A high shutter speed is also often required to capture the birds anyway. Even when roosting, they will frequently tilt their heads looking for predators. Static shots can also be somewhat boring, so trying to photograph the birds as they land and take off gives much more visual impact. Of course, for nice crisp images that high shutter speed isn't always possible without raising the camera ISO to very high levels that introduce noise and reduce image quality. If it's an overcast but dry day, there is nothing stopping you using some off-camera flash on another light stand, activated by radio triggers. This will help with action freezing. Obviously this is a more costly option but certainly not unaffordable. The sudden burst of light doesn't seem to alarm the birds either. Sound seems to be what startles the birds more, so remember to turn off any recycle beeps.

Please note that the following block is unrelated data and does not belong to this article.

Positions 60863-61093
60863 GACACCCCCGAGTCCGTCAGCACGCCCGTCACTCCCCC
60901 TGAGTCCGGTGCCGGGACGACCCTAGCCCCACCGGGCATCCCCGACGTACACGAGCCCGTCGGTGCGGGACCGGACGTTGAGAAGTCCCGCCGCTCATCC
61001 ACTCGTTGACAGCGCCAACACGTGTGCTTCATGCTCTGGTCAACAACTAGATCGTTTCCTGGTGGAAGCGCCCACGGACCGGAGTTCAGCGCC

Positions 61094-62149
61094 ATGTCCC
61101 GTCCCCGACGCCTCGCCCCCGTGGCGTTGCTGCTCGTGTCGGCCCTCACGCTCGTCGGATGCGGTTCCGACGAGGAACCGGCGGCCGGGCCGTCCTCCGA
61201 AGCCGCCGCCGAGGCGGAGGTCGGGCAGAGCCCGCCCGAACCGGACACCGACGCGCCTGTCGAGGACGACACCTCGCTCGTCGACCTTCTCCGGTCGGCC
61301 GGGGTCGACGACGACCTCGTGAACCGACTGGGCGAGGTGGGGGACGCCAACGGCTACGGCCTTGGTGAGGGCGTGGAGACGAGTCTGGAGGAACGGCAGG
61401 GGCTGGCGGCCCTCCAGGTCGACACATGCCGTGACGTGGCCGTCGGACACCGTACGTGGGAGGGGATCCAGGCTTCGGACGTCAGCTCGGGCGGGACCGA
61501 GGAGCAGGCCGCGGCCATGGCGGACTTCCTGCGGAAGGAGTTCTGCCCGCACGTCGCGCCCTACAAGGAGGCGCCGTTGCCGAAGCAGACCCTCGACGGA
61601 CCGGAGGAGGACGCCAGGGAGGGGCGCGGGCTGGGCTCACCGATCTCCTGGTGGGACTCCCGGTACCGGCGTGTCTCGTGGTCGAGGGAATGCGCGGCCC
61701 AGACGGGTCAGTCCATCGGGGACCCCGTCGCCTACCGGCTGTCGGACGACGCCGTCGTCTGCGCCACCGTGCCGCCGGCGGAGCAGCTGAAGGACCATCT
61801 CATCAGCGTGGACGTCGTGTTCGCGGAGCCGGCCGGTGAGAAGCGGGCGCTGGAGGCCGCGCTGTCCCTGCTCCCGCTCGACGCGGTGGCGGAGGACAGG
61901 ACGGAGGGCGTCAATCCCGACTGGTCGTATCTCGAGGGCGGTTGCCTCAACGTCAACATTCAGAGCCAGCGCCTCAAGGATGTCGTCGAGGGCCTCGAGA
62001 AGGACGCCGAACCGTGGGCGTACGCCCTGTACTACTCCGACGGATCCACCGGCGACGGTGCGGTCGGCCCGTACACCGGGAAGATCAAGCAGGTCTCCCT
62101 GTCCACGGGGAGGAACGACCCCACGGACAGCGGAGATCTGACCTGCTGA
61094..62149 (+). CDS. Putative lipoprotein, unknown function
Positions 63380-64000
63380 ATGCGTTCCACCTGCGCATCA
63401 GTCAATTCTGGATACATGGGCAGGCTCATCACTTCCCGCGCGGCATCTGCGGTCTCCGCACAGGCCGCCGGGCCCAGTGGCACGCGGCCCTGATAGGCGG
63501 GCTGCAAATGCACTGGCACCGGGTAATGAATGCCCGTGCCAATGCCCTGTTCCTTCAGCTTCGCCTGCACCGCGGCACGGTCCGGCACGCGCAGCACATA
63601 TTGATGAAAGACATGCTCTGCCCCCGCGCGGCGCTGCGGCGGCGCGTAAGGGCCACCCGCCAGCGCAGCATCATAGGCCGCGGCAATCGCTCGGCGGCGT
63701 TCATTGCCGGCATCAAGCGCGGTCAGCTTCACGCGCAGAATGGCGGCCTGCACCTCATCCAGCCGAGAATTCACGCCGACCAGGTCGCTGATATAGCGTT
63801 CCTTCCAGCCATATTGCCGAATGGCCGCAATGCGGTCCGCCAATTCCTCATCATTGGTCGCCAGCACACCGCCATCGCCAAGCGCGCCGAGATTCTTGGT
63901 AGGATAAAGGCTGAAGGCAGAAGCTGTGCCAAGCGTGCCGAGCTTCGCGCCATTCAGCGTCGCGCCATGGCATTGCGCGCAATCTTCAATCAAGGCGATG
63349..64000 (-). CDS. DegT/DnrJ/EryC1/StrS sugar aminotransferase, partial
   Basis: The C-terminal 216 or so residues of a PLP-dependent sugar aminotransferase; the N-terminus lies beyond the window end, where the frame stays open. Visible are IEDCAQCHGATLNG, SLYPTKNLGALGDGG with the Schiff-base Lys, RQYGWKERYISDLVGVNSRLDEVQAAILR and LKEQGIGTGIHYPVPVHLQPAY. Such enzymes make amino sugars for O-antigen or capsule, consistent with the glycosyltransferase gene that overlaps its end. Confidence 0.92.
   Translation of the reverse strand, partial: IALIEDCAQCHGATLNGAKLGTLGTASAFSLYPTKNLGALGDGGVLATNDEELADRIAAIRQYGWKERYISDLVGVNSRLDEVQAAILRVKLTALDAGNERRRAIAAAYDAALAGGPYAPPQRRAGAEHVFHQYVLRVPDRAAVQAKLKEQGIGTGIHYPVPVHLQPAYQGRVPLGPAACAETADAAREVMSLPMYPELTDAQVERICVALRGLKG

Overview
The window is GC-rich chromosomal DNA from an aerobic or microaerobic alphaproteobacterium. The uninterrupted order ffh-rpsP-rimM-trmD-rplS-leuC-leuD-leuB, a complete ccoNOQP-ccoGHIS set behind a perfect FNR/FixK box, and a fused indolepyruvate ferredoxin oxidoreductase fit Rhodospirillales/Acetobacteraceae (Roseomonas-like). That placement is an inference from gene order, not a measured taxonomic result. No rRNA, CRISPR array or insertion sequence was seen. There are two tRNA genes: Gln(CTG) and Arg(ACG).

For your convienence, I compiled a short list of problems you may encounter with using a replacement backdrop and perch.
(1) Backdrop Thickness - If using fabric, ensure it is thick enough to obscure anything in the background. Objects that reflect enough light behind the material may become visible through it. If you are going to use a 2m wide backdrop, purchase at least 4m of fabric so it can be doubled over. Alternatively add some backing material. There is also the risk of the fabric becoming backlit by sunlight and overexposing against a dark coloured bird.
(2) Fabric Wrinkles - Iron your backdrop and ensure that when it's clamped to your support system there aren't noticeable straight lines in any direction.